Hello total information awareness, goodbye freedom

Ira Brodsky Author, "The History & Future of Medical Technology"
Font Size:

Top Democrats and Republicans have finally found something they can agree on: it’s acceptable for the National Security Agency to indiscriminately seize and warehouse U.S. citizens’ phone, Internet, and credit card records. They assure us that the NSA is only collecting metadata, and it’s only to protect us from terrorist attacks.

What could possibly go wrong?

Many of us remember a time when the idea of the U.S. government monitoring everyone’s communications and transactions was unthinkable. That was something that happened in countries such as the Soviet Union and East Germany. Admittedly, the world has changed since then. The totalitarian regimes of yesterday relied on neighbors, classmates, and co-workers to spy on their fellow citizens. We’ve automated the process using computers, the Internet, and gigantic water-cooled data centers.

Many of our leaders insist that wholesale data gathering helps keep us safe. Actually, wholesale data gathering makes us less safe. It’s not the most effective way to detect and prevent terrorist attacks, and it needlessly exposes tens of millions of Americans to new threats.

The best way to discover terrorist plots is to focus on the groups from which terrorists are recruited. Most of today’s terrorists are inspired by an ideology that security experts call radical Islam. Not wanting to offend the peaceful majority of Muslims, government officials prefer to avoid the topic. We see this at work in the NSA, which operates according to the assumption that no group is more likely to produce terrorists than another. However, gathering and analyzing data from the entire U.S. population can distract agencies from following up on specific leads such as Russia’s warning about Boston Marathon bomber Tamerlan Tsarnaev. As former NSA analyst William Binney told The Daily Caller, “They’re making themselves dysfunctional by collecting all of this data.”

The collection of metadata is not as innocuous as it might sound. Metadata may include who you call, what you search for, and where you shop. Large quantities of metadata gathered over time can reveal your religion, political views, health concerns, and other personal details. Knowledge is power, and others could potentially use that knowledge to intimidate or even blackmail you. Just knowing that you are constantly being watched may be enough to dissuade you from engaging in dissent.

If privacy is no longer realistic, then forget about personal safety. Your phone, Internet, and credit card records include account numbers, usernames, and passwords. This information could be used to steal your money or even your identity. Plus, by gathering your data and storing it in a central database, the government creates yet another opportunity for hackers to access your private data — a risk over which you have no control.

The existence of strict rules for accessing and using the data does not guarantee that abuses won’t occur. Surely there are strict rules that prohibit the Internal Revenue Service from targeting groups based on their political views. Yet it happened. While safeguards can be put in place to prevent abuse of citizens’ records, there are always ways to get around safeguards. Eliminating the source of temptation is a far better solution.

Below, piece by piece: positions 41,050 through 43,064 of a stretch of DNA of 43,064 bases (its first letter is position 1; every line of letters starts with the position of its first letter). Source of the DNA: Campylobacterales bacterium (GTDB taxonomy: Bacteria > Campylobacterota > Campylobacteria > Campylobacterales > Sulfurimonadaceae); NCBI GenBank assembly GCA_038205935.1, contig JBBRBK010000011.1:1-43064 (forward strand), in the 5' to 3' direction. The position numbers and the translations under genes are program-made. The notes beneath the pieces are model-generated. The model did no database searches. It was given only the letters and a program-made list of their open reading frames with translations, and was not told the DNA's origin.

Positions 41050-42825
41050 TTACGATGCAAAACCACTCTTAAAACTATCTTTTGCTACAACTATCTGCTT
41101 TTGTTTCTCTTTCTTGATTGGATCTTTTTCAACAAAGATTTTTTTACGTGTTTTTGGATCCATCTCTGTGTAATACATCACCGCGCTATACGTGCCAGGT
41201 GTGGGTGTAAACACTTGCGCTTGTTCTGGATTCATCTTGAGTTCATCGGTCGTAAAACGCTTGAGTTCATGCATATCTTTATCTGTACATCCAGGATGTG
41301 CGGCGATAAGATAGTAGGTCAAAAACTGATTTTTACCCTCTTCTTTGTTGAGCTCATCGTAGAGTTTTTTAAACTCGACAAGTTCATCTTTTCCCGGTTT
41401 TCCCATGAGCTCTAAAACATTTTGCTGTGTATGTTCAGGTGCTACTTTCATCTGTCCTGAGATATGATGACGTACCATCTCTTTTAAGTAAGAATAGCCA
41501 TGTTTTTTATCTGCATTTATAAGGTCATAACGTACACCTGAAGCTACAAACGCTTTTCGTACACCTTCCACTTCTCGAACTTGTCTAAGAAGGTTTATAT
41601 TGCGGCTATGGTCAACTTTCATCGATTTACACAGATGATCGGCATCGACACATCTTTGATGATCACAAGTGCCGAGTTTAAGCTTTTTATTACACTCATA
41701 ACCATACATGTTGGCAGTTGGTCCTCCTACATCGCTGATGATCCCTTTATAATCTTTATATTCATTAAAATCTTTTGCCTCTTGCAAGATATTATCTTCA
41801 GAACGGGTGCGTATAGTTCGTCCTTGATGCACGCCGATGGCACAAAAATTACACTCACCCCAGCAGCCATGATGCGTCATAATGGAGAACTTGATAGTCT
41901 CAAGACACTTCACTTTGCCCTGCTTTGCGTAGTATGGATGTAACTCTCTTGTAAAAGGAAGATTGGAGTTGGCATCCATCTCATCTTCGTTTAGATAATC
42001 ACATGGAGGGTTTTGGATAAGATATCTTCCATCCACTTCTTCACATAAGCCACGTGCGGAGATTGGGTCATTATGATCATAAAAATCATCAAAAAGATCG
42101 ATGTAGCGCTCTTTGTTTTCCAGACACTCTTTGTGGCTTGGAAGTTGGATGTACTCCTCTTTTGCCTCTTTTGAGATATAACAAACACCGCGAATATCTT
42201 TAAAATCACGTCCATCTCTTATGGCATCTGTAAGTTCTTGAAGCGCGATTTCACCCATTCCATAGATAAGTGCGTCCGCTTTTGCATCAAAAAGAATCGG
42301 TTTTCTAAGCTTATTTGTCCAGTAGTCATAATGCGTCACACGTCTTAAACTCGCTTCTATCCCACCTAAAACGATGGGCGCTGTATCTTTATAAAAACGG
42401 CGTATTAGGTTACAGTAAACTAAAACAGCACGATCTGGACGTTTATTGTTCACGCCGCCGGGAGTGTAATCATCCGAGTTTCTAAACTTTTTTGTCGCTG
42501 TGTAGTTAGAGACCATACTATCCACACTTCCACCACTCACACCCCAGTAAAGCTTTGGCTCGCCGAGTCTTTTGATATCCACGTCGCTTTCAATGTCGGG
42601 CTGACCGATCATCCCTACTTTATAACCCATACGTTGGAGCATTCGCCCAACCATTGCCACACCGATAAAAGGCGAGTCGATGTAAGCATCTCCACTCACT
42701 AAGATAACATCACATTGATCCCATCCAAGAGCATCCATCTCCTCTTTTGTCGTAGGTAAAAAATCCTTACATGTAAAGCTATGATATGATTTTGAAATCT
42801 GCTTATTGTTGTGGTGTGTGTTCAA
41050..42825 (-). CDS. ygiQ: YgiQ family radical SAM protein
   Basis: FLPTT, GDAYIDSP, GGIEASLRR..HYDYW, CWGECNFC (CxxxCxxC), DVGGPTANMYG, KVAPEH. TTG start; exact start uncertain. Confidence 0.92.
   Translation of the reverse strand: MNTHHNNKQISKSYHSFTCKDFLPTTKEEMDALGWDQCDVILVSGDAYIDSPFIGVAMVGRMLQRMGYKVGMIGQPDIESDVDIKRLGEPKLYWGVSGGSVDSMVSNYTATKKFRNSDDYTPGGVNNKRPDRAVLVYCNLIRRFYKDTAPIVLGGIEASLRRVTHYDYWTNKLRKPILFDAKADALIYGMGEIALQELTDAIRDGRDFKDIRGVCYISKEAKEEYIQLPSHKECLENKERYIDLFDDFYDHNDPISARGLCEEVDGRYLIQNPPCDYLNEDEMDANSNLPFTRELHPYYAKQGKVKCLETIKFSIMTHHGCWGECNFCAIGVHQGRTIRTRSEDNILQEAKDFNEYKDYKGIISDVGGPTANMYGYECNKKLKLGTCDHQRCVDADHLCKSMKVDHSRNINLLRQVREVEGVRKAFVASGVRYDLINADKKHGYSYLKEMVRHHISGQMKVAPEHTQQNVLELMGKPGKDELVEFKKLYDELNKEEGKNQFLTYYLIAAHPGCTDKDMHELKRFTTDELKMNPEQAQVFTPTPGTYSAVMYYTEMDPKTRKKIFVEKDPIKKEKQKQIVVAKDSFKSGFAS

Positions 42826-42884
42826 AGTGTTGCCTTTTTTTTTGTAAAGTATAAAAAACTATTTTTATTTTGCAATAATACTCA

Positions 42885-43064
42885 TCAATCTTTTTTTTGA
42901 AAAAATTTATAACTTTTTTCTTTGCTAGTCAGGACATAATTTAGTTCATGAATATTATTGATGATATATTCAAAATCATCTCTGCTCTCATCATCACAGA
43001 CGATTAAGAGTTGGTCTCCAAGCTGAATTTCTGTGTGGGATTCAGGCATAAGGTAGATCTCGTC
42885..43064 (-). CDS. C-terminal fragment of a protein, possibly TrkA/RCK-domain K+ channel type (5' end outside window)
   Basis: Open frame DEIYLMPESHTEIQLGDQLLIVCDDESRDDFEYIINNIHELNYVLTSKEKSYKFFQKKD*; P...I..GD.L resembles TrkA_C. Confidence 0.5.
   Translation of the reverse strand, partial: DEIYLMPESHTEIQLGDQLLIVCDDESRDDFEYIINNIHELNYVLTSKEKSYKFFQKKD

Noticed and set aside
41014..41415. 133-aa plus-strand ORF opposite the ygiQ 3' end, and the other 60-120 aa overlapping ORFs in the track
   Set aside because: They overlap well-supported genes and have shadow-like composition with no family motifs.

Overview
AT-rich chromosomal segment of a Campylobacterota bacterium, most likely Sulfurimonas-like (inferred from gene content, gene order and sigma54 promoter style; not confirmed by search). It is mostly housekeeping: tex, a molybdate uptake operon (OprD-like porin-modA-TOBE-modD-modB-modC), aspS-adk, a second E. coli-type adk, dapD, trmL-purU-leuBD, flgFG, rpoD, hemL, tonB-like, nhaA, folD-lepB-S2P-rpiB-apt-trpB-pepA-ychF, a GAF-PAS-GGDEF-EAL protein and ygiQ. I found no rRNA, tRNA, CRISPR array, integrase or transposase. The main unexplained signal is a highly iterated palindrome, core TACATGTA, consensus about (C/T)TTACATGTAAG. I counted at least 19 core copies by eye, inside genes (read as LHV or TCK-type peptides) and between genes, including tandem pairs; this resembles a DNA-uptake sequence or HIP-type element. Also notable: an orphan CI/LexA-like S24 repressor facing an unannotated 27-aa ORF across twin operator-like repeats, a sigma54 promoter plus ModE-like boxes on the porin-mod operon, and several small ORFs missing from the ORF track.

The variety of people who support government surveillance of the entire U.S. population and the arguments they make to justify it are disturbing. New York Times columnist David Brooks accuses self-appointed whistleblower Edward Snowden of betraying open government, the “privacy of us all,” and the Constitution.

Brooks believes that Snowden’s actions can only drive the federal government to become more secretive. While most people agree that the U.S. government should keep certain information secret, they expect the government to generally operate in an open and transparent manner. We are beyond hope if the actions of a lone individual can cause the government to abandon such fundamental principles.

Brooks warns that if government can’t perform broad data sweeps, it may revert to more intrusive methods. But isn’t the purpose of broad data sweeps to identify specific cases in which more intrusive methods are warranted? Besides, it’s hard to imagine anything more intrusive than a government that tracks everyone’s phone, Internet, and credit card use. It’s the NSA — not Snowden — that betrays the Constitution through the arbitrary search and seizure of citizens’ communication records.

In a column for FoxNew.com, the usually libertarian John Stossel argues that massive NSA spying is not a big deal because “terrorists do want to murder us” and “electronic privacy has already been utterly shredded by Google, Amazon, YouTube and so on.” The fact that terrorists want to murder us should underscore the need to do a better job identifying terrorists and terrorist plots, and the first step toward achieving that goal should be to remove the blinders that prevent more accurate targeting. And does Stossel really believe that if several large companies are tracking consumers then the U.S. government should do the same? Companies can’t arrest and imprison citizens, but government can.

New technology provides government with powerful investigative tools — tools that should help shift the emphasis in data gathering from quantity to quality. Spying on everyone won’t make us secure, but it will make us less free.

Ira Brodsky is co-author with Scott Cleland of “Search & Destroy: Why You Can’t Trust Google Inc.” Visit www.SearchAndDestroyBook.com.